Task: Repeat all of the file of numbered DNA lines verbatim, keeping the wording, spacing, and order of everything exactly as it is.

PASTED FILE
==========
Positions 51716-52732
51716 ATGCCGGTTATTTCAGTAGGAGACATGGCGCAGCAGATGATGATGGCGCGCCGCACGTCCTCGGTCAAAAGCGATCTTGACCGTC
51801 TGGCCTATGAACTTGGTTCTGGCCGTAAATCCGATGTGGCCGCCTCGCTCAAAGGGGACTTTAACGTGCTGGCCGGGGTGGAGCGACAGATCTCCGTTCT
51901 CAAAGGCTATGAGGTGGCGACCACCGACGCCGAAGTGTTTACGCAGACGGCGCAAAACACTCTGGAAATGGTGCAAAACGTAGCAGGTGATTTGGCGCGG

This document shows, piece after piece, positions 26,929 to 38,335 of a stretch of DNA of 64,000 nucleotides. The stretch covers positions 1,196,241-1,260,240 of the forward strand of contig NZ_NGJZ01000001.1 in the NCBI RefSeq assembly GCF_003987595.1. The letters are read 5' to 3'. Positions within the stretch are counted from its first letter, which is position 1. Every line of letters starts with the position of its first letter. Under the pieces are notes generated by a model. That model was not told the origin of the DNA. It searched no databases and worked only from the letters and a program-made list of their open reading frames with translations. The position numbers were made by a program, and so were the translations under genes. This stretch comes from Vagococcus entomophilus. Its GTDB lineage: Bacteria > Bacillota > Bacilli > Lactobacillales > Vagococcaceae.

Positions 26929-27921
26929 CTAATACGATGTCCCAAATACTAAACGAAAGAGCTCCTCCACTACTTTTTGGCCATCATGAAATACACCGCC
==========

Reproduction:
Positions 51716-52732
51716 ATGCCGGTTATTTCAGTAGGAGACATGGCGCAGCAGATGATGATGGCGCGCCGCACGTCCTCGGTCAAAAGCGATCTTGACCGTC
51801 TGGCCTATGAACTTGGTTCTGGCCGTAAATCCGATGTGGCCGCCTCGCTCAAAGGGGACTTTAACGTGCTGGCCGGGGTGGAGCGACAGATCTCCGTTCT
51901 CAAAGGCTATGAGGTGGCGACCACCGACGCCGAAGTGTTTACGCAGACGGCGCAAAACACTCTGGAAATGGTGCAAAACGTAGCAGGTGATTTGGCGCGG

This document shows, piece after piece, positions 26,929 to 38,335 of a stretch of DNA of 64,000 nucleotides. The stretch covers positions 1,196,241-1,260,240 of the forward strand of contig NZ_NGJZ01000001.1 in the NCBI RefSeq assembly GCF_003987595.1. The letters are read 5' to 3'. Positions within the stretch are counted from its first letter, which is position 1. Every line of letters starts with the position of its first letter. Under the pieces are notes generated by a model. That model was not told the origin of the DNA. It searched no databases and worked only from the letters and a program-made list of their open reading frames with translations. The position numbers were made by a program, and so were the translations under genes. This stretch comes from Vagococcus entomophilus. Its GTDB lineage: Bacteria > Bacillota > Bacilli > Lactobacillales > Vagococcaceae.

Positions 26929-27921
26929 CTAATACGATGTCCCAAATACTAAACGAAAGAGCTCCTCCACTACTTTTTGGCCATCATGAAATACACCGCC